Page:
Honey Bee Relocation vs Extermination

Exterminating the honeybees in your home can be bad for you, bad for the bees and bad for our environment.

When a misnested honeybee colony is exterminated through insecticidal treatment not only do we lose the pollinating benefits of the individual beehive but often times all the bee colonies within two miles of the treated beehive are affected by the insecticide.

Exterminating bees can be diasterous

Honeybees are continually scouting for new sources of food. After the misnested beehive has been killed out no guard bees remain to protect the honey stores and within days or even hours after being sprayed robber bees from other hives in the area may locate this abundant food source and begin transferring the insecticide contaminated honey to their beehive with disastrous results for all the bee colonies in the local foraging area.

Sealing the entrance after the beehive has been sprayed is a possible way to avoid affecting all the bees in the area by trapping the insecticide contaminated honey within the wall. This proves to be a poor option for the homeowner. When no bees are present to defend and ventilate the beeswax combs the wax can melt in the Texas heat, releasing uncured honey to ferment and bleed through and stain the interior drywall. This mess of honey, wax and decaying brood can then be attractive to household pests such as – roaches, ants, moths and silverfish.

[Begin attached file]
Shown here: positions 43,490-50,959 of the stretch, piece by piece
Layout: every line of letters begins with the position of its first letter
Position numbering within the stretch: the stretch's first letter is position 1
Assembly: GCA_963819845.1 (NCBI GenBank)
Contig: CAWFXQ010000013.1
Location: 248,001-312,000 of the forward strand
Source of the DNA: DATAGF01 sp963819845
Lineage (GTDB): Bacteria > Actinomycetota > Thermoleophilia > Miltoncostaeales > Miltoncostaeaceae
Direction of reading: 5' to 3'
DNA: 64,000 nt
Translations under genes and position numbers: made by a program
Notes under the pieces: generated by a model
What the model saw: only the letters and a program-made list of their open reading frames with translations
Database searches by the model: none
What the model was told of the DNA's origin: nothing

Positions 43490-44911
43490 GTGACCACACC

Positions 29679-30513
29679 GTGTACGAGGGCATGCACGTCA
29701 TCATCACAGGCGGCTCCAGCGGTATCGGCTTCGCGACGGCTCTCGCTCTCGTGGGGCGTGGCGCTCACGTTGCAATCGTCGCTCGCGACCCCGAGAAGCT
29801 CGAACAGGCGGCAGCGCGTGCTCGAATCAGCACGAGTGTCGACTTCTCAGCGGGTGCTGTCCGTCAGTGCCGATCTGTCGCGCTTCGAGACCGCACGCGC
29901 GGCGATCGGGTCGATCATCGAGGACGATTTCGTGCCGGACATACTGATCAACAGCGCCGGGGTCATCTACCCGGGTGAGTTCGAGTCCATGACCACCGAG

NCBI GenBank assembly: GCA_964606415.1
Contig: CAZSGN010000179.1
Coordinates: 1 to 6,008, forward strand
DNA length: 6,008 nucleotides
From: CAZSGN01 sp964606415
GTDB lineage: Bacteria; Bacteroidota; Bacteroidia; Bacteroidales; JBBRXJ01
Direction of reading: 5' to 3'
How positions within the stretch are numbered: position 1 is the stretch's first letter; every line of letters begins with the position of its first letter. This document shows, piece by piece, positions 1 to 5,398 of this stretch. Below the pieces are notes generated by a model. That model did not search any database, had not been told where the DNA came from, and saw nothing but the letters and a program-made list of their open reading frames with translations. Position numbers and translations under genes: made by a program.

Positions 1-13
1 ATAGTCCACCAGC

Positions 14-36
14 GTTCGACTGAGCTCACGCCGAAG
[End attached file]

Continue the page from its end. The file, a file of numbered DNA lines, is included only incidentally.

The best way to solve a honeybee problem in your home is to contact a qualified beekeeper to remove and relocate the honeybees and their nest from your wall. You are happy, the bees are happy and the flowers are happy.

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Randy Oakley
Live Bee Removal Specialist

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Relocation – Good Solution

  • Bees saved
  • Honey and wax combs removed
  • Structure sealed
  • No re-infestation
  • More bees to pollinate

Extermination – Bad Solution

  • Beneficial bees killed
  • Leftovers draw insects and mold
  • Honey seeps into house
  • Old nest attracts new bees
  • Insecticide contaminates
  • Other beehives harmed
  • Fewer bees to pollinate flowers

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